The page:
Thunderbird Developer Tools Wrapup

In my earlier two posts I showed you my work on the Google Summer of Code 2013 Project to bring the Developer Tools to Thunderbird. The method for doing so is making use of Firefox’s remote debugging protocol, allowing to use the web developer tools available in Firefox to manipulate Thunderbird. More details are covered in the earlier posts. The Summer of Code has now come to an end, so I would like to tell you about my progress, the goals I’ve reached and those my mentor and I have decided are out of scope.

First of all, let me tell you about the remaining features I have implemented since the last post. One of the features is support for the remote inspector. This was pretty easy to do, although support for it is still preliminary. There are still a few quirks, but it’s mostly usable.  You can see here I’ve changed an attribute value:

Devtools Inspector in Action

Next up is support for scratchpad, which is still work in progress on the client side but is almost complete. Here is a screenshot:

Devtools Scratchpad in Action

Also, there is the app manager. This is, as far as I’ve understood, still in a beta stadium and aims to be a central place for managing remote devices. Thunderbird is one of these “remote devices”. The app manager shows some information about Thunderbird like its resolution and allows making screenshots:


Finally, I’ve made progress packaging the glue code required for the debugger server into an extension. This is mostly a build system change that allows packaging the code as a restartless addon which I can distribute on The extension has an option dialog which allows starting and stopping the remote connection. From within Thunderbird this extension is not needed, but it is helpful for other applications based on the Mozilla Platform, like those based on XULRunner. I will post an update when the extension is available on Here is a screenshot of the options dialog:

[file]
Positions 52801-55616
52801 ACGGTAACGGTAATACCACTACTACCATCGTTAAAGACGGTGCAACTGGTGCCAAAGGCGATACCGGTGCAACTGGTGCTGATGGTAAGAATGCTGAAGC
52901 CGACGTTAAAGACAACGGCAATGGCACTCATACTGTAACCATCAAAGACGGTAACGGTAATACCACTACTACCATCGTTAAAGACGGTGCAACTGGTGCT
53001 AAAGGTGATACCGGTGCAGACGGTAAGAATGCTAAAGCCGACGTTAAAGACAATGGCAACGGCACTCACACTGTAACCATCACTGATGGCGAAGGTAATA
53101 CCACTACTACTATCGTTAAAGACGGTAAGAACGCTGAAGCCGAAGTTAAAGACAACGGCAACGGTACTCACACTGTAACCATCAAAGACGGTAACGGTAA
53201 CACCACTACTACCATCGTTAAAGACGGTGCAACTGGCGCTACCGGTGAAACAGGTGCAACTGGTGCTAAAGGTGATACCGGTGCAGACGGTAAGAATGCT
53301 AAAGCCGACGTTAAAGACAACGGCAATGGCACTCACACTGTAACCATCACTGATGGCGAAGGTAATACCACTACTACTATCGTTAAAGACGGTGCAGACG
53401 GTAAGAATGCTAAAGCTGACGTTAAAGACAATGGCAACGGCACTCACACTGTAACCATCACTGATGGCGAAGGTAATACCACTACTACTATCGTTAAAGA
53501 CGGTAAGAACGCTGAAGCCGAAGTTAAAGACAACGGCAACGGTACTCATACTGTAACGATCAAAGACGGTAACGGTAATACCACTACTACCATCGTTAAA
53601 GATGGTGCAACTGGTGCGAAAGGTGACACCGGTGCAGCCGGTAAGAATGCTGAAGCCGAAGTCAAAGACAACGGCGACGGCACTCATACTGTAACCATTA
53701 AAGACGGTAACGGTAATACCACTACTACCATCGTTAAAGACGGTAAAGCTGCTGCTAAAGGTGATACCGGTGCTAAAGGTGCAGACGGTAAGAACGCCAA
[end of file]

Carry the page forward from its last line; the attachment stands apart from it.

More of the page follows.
Devtools Server Extension Dialog in Action

In my original milestone planning there were a few features considered a bonus. Some of these were not completed. It turns out those extra features are a substantial amount of effort, possibly even worth their own Summer of Code Project.

The first of these two is adding a way to inspect IMAP connections in the network monitor. This requires providing a specific interface in the IMAP channel implementation which makes it possible to inspect the content even after the request has been sent. Also, it is needed to mimic certain aspects of a http channel, specifically the concept of request and response headers. In Thunderbird, the IMAP channel implementation is heavily cached. Hooking up the channel interface to the network monitor would cause display of cached requests as separate requests. Also, this would only fix it for IMAP connections. A better way would be to add a general mechanism in the Mozilla Platform to be able to inspect TCP connections. This requires some changes very deep down in the networking platform and is probably not easy to carry out. I have filed a bug to solve this, but it won’t be a part of the Summer of Code.

The next feature that is missing is gcli, also known as the “Developer Toolbar”, that small black bar you can open in the Web Developer menu that allows executing text commands. The problem here is that the code has a lot of dependencies to Firefox code. A substantial amount of files need to be moved from the directory containing Firefox code to a directory common to all XUL applications. Some files also need to be split up.  As this feature is a nice to have, but not considered vital functionality for Thunderbird Developer Tools, we have decided to postpone it. If you see a need for this feature, please leave a comment describing what you want to do with it. In the meanwhile you can follow the bug on bugzilla.

With this I have covered all the features I have proposed, I’d say it was a very successful Summer of Code. I have managed to reduce the code needed in Thunderbird and made most of the changes inside the Developer Tools code. This makes sure that support for Thunderbird will work in the future without needing updates. Also, new remote features will automatically work, given there is no Firefox specific code in them.

If you want to jump right in and try it, I have to appeal to your patience. Some of the patches required for functionality are still in review by my mentor and the Mozilla developer tools team. I will let you know once everything is in place. I’m pretty sure we will able to get all code into the tree by the end of the current cycle.

14 thoughts on “Thunderbird Developer Tools Wrapup

  1. Thank you very much for this. I hope it will help resurrect dying TBird extensions and the creation of new ones. I’ve added it to the list of extension tools at

    For folks wanting use this, note that it depends on some patches that have not been applied yet. So until they are you will need to build Thunderbird yourself. See for more info. Building Thunderbird is pretty straightforward, see